NUCLEAR PUSH GAINS STAR POWER. Nuclear Matters, an advocacy organization focused on defending the nation's existing nuclear fleet, announced Wednesday that Blanche Lincoln has joined its leadership council. Lincoln, a former Democratic senator from Arkansas, left Congress in 2011 and has since worked as a special policy adviser for the law firm Alston & Bird LLP. Nuclear Matters has been racking up high-profile political allies lately, with former Environmental Protection Agency administrator Carol Browner announcing her decision to join the group at the end of last month.

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ARIZ. SENATORS ASK EPA TO PULL WATER RULE. Arizona Republicans Jeff Flake and John McCain wrote to EPA Administrator Gina McCarthy today to ask her to pull the agency's proposed rule to clarify what waters it can regulate under the Clean Water Act. Arizona, the senators write, has many desert washes and man-made canals that would be subject to new regulation.

AERIAL STUDY REPORTS HIGH METHANE EMISSIONS FROM GAS FIELDS. A new study from the National Oceanic and Atmospheric Administration and the Cooperative Institute for Research in Environmental Sciences at the University of Colorado has reported higher methane emissions from Colorado's oil and gas fields than detected from traditional equipment. The study was conducted aerially and also reported emissions of benzene at seven times higher than official estimates and emissions of volatile organic compounds at double previous estimates. The study will be published in the American Geophysical Union's Journal of Geophysical Research–Atmospheres and is part of the Environmental Defense Fund's ongoing study of emissions from gas development.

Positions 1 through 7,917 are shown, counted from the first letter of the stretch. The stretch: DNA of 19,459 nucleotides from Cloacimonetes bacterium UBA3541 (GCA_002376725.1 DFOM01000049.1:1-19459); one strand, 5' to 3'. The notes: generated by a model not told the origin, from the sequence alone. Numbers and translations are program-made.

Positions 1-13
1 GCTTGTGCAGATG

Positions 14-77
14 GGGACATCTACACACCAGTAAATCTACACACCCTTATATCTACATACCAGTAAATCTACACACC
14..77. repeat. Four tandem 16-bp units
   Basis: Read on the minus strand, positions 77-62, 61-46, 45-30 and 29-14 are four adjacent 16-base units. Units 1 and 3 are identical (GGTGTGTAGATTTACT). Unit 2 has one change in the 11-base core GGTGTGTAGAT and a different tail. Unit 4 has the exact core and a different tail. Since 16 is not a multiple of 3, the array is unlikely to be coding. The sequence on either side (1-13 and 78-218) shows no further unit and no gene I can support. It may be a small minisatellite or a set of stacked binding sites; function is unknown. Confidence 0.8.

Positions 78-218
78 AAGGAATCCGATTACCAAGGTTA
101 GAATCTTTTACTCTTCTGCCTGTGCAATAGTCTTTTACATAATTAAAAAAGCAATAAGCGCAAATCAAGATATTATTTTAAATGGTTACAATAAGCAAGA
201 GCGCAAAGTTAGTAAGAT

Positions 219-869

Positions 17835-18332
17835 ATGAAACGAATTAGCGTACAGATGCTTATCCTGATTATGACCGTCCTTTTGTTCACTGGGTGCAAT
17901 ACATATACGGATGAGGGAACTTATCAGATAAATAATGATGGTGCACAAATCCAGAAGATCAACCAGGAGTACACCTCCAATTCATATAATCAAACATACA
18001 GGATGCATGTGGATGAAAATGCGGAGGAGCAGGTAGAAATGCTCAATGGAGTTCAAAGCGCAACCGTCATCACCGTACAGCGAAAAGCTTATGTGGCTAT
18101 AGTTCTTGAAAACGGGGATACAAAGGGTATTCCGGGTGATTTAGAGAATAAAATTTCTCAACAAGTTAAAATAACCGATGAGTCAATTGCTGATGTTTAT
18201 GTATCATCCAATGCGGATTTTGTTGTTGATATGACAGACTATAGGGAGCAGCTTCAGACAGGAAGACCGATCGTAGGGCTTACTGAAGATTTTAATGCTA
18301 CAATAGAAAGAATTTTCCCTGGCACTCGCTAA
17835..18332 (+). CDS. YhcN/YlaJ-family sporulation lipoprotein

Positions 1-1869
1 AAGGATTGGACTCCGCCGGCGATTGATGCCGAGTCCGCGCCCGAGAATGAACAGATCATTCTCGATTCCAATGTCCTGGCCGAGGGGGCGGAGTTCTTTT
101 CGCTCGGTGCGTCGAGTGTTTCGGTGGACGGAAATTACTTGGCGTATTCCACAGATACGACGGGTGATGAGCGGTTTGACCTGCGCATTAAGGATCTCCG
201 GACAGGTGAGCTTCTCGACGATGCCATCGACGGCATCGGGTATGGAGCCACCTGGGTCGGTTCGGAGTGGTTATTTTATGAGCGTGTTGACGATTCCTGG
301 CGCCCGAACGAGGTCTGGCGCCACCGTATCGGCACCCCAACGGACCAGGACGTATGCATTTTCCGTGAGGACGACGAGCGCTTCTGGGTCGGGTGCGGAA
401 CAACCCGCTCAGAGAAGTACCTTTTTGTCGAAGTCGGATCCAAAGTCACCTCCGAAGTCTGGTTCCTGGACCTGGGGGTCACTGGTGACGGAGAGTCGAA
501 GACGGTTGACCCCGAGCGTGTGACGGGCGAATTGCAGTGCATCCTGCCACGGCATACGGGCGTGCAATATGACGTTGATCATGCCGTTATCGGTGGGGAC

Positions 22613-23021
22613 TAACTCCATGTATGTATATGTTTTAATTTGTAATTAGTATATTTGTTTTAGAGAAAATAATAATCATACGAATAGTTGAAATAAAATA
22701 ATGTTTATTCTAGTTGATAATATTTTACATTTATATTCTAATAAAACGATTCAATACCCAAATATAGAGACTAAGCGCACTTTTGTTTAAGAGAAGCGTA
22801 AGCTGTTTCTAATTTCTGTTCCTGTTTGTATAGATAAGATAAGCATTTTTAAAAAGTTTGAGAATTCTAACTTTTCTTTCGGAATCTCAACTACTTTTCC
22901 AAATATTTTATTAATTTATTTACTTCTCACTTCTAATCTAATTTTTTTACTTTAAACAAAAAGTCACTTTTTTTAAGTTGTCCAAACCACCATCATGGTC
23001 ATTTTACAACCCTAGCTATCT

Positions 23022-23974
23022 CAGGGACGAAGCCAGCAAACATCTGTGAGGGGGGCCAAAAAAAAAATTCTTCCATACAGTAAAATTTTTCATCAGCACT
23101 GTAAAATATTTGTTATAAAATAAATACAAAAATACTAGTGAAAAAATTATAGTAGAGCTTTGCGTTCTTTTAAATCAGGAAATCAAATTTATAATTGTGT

SIEMENS TAPS SHELL EXEC AS ENERGY CHIEF. As part of a restructuring, German manufacturing giant Siemens will bring in Lisa Davis, a senior U.S. manager with Shell, to lead its energy team. She replaces Michael Suess. (Reuters)

FEDS ROLL OUT NEW CRUDE RAIL MANDATE. The Transportation Department is out with a new rule for crude-by-rail shipments. Shippers will now be required to notify state authorities when train cars hauling crude oil are moving through their borders. DOT also wants shippers to use newer tank cars, rather than the DOT 111 cars, for shipments of more than a million gallons of oil. The latest mandate comes on the heels of a recent crude-by-rail derailment in Lynchburg, Va., that sparked a massive fireball. (Patrick Rucker, Reuters)

WHO KNEW EPA WAS A HOTBED OF ILLEGAL ACTIVITY? The Environmental Protection Agency's Office of Inspector General unleashed a torrent of information at a House Oversight hearing today—most of which agency officials would undoubtedly have prefered to keep under wraps. The EPA watchdog told members of the panel that agency employees have been viewing pornography at work, hawking jewelry on the job, and stashing away federal money they didn't work for. Expect the hearing transcript to become fodder for future conservative attacks on the agency as it prepares to roll out its power plant regulations. (Robin Bravender, E&E Publishing)